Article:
DPP issues caution about polygraph testing
There is no legislation in Barbados that prohibits the use of polygraph testing but Director of Public Prosecution Charles Leacock cautioned that it cannot be used as conclusive evidence of guilt or innocence of an individual.
He made the revelation while delivering the feature address this afternoon during the closing ceremony of the inaugural Regional Security System Basic Polygraph Training Course, at the Regional Police Training Centre, Seawell, Christ Church.
Leacock said while the form of scientific testing should be viewed by the criminal justice system as an important tool, the rights of suspects must remain paramount.
He also explained that in order for the results to be used in the law courts, the lie detector test should be obtained voluntarily among other requirements.
“A suspect can only have a polygraph test if he agrees to one. If he agrees to have the test then the results may not be used to show by any means that it is conclusive of his guilt or of his innocence.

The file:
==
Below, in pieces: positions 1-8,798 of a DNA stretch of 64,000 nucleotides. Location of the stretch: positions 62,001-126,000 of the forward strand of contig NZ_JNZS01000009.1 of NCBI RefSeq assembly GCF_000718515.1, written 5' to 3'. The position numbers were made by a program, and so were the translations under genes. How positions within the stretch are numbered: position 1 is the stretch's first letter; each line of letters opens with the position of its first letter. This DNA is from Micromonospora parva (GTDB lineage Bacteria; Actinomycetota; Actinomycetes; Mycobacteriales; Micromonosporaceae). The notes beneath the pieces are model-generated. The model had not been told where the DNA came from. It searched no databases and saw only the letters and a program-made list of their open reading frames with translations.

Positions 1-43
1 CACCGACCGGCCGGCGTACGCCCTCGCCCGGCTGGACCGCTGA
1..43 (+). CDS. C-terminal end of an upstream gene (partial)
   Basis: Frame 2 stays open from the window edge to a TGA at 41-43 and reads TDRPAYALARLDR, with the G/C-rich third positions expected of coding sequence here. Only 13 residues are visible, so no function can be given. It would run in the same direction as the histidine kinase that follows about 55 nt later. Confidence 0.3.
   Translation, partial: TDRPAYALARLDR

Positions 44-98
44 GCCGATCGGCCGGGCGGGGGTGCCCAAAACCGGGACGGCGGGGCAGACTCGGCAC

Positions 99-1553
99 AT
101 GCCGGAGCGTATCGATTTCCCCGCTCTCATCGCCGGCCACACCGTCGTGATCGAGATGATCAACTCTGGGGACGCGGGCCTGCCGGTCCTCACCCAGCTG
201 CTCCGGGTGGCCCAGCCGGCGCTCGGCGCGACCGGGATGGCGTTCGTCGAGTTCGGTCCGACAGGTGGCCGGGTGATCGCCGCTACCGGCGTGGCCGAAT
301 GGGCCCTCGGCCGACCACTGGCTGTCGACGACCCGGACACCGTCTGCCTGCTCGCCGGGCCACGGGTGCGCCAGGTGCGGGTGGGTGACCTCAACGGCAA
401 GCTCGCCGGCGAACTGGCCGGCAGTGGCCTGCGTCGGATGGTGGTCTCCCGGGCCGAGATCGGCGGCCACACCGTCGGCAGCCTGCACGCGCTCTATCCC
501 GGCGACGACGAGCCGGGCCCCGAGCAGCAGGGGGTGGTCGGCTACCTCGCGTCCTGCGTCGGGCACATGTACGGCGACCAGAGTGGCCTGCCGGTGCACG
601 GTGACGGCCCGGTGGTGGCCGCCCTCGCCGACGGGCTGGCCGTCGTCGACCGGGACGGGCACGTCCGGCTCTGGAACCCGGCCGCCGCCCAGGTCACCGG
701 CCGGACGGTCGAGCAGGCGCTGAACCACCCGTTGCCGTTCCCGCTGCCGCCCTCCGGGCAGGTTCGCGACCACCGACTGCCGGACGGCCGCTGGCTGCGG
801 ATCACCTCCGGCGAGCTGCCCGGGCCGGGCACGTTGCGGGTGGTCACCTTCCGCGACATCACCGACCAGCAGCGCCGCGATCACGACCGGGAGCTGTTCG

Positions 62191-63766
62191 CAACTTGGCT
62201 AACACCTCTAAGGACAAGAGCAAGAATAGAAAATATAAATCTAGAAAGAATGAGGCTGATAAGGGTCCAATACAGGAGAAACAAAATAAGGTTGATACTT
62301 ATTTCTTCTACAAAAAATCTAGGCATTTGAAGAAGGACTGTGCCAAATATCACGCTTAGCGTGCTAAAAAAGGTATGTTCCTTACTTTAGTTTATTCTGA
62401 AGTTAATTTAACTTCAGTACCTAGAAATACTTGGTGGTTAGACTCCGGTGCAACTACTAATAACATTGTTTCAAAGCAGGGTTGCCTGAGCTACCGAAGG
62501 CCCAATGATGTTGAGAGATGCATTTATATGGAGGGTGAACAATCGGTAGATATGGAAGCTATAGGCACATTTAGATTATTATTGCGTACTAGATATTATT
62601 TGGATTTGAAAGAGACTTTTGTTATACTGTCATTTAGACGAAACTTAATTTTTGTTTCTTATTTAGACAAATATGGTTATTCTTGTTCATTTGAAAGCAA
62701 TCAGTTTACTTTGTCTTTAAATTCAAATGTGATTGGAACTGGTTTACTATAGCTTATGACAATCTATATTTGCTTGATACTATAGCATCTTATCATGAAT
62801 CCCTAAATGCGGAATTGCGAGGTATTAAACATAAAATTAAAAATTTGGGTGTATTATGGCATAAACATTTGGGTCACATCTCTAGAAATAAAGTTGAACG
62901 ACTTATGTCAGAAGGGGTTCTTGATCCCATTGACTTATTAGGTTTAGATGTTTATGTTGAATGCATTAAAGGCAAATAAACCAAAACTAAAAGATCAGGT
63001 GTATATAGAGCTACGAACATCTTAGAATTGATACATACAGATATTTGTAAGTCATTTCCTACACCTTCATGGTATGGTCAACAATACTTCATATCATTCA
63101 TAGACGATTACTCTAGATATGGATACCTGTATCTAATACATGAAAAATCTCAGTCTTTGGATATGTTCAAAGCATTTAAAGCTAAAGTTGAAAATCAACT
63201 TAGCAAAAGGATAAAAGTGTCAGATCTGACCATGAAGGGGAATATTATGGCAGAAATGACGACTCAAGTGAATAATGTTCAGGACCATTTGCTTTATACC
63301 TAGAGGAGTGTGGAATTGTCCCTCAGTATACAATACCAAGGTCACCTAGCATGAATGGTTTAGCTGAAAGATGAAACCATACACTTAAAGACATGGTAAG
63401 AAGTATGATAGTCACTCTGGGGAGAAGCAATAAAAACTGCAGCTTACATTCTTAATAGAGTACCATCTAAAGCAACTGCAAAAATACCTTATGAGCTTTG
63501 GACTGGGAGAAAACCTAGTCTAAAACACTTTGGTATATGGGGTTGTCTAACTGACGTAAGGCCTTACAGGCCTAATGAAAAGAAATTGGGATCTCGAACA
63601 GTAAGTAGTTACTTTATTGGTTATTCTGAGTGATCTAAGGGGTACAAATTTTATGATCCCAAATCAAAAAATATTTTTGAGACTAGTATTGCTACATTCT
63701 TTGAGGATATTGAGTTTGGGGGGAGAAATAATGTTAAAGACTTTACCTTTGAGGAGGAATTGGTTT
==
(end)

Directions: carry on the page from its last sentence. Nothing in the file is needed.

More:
“An innocent man might well be a very nervous man or a guilty woman might well be much successful in passing a polygraph test as she might well be able to keep her blood pressure and skin connectivity to such an extent that she can pass the polygraph test easily.
“It is simply a tool of assessing his credibility. It must not be obtained by aggressive circumstances. It must not be obtained in breach of any rule that violates the suspect’s rights,” he said.
Twenty-four participants from six forces across the nation participated in the intense 10-week training programme facilitated by Chip Morgan and Lori Kosiarek from the Academy of Polygraph Science based in Florida.
In delivering remarks, Deputy Commissioner of Police Oral Williams said polygraph testing had a role to play in the proper administration of forces.
He said officers trained in the area have already used it to carry out pre-employment screening and as a result they obtained valuable information on applicants.
As he congratulated the successful participants, Williams told local officers that their new skills would be used for in house examination, in nearby jurisdictions and also indicated to them that local businesses were now requesting that the test be carried out on their employees.